Holmes & Watson

Studio: Sony Pictures Home Entertainment

Apr 08, 2019 Web Exclusive Bookmark and Share


What did we expect? Holmes & Watson was one of the worst-reviewed movies of 2018. This is a film that had tested so poorly its studio pushed its release date back four months while they tried to dump it off to Netflix, who respectfully declined. It came in a dismal seventh place in its Christmas release window, and earned a scathing 10% rating on Rotten Tomatoes. The movie’s only notable achievement was that it took home four Razzie awards, including Worst Picture and Worst Director.

But, a movie reuniting Will Ferrell and John C. Reilly must have some redeeming qualities, right? You should theoretically just be able to stick those guys in a room together and leave a camera rolling and come away with something reasonably hilarious, right?

Oh, gosh. We were wrong. We were so, so wrong.

Holmes & Watson is an example of film comedy at its laziest and most lifeless. Ferrell stars as consulting detective Sherlock Holmes, and the joke here is that he’s actually very dumb. Reilly plays his partner, Dr. Watson, who is marginally less dumb, but also so hopelessly devoted to his famous colleague that he believes he's a genius. After Holmes witlessly releases the murderous Professor Moriarty (Ralph Fiennes) from incarceration, the Queen of England receives a letter from Holmes' sworn nemesis threatening to assassinate Her Majesty in four days unless the detective solves his dastardly series of riddles.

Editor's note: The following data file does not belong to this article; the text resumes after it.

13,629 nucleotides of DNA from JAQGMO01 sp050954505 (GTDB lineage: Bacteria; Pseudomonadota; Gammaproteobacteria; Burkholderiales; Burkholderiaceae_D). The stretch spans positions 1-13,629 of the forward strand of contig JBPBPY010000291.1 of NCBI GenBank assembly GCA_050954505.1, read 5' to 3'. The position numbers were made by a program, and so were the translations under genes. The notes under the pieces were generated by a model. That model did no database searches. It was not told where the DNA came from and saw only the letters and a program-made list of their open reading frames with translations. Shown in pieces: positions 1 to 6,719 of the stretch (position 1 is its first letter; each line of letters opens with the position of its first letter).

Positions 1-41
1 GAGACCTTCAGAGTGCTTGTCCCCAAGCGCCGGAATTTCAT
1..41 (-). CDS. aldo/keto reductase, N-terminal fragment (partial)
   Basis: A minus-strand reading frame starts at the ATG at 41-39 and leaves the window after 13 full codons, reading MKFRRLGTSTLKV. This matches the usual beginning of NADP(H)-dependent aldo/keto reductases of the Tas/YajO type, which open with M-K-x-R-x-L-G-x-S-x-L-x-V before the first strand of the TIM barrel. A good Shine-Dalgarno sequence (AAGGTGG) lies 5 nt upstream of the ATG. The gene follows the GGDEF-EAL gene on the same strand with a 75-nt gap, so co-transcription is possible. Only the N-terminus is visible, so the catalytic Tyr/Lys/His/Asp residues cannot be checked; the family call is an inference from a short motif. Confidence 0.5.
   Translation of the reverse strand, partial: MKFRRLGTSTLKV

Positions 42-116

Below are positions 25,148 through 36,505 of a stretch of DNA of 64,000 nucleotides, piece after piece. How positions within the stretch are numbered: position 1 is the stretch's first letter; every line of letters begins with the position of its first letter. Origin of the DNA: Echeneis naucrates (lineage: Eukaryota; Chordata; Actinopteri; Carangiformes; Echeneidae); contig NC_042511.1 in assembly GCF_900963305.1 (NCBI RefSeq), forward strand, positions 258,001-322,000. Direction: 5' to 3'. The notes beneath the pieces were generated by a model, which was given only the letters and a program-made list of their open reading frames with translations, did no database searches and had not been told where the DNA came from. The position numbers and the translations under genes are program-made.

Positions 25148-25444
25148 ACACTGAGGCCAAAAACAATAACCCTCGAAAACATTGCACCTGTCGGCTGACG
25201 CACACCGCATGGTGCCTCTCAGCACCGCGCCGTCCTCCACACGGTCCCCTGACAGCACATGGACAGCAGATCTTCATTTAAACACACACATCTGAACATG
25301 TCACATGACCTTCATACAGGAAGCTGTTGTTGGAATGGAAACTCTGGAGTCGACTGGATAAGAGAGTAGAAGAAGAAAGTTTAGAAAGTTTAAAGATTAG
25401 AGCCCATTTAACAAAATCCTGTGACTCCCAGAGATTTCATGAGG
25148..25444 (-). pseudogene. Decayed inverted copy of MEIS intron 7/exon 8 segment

Ferrell and Reilly have played idiots before – quite masterfully – in both Step Brothers and Talladega Nights. You could say it’s what they’re known for. Both of those movies, while far-fetched and as ridiculous as they come, still showed a lot of heart; Holmes & Watson, on the other hand, operates on nothing more than the premise that these two are stone cold dumb-dumbs. (It’s fitting that those two prior movies were directed by Adam McKay, whose Oscar-nominated Vice opened just ahead of Holmes & Watson at the box office.) Their idiocy even spoils the slipshod mystery that serves as the movie’s plot: they don’t solve any crimes so much as accidentally stumble onto solutions. The period setting only serves to set up a bunch of soon-to-be-dated gags, from Ferrell donning a red “Make England Great Again” ballcap to a painfully long scene built around a mishap with a selfie stick. An extended parody of the 1990 film Ghost crops up at one point, a quarter-century past when it could still conceivably feel relevant; it leaves younger viewers scratching their heads in confusion, and older viewers cringing. The only laughs came in the movie’s opening flashback to the characters’ childhood, and that’s probably because it’s hard to screw up kids saying nasty things to each other. It's hard to find words for how painful the movie becomes once the focus shifts to Ferrell and Reilly, but the phrase "unholy garbage" keeps popping to mind.

If you must watch Holmes & Watson – if, like us, you’re fooled into it hoping to recapture the magic of its stars’ comedies of the aughties – then home video at least includes a few extra features that might ease the pain you’ll feel afterward. There’s a Line-O-Rama feature which presents alternate takes in rapid-fire succession; Ferrell and Reilly’s improvisations are natural funnier than the movie’s awful script. There’s also a behind-the-scenes feature in which the stars openly discuss their admiration for each other, which will only make you wish you’d revisited Step Brothers instead.




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بازی پوکر آنلاین
April 16th 2019
8:01am

hillarious and funny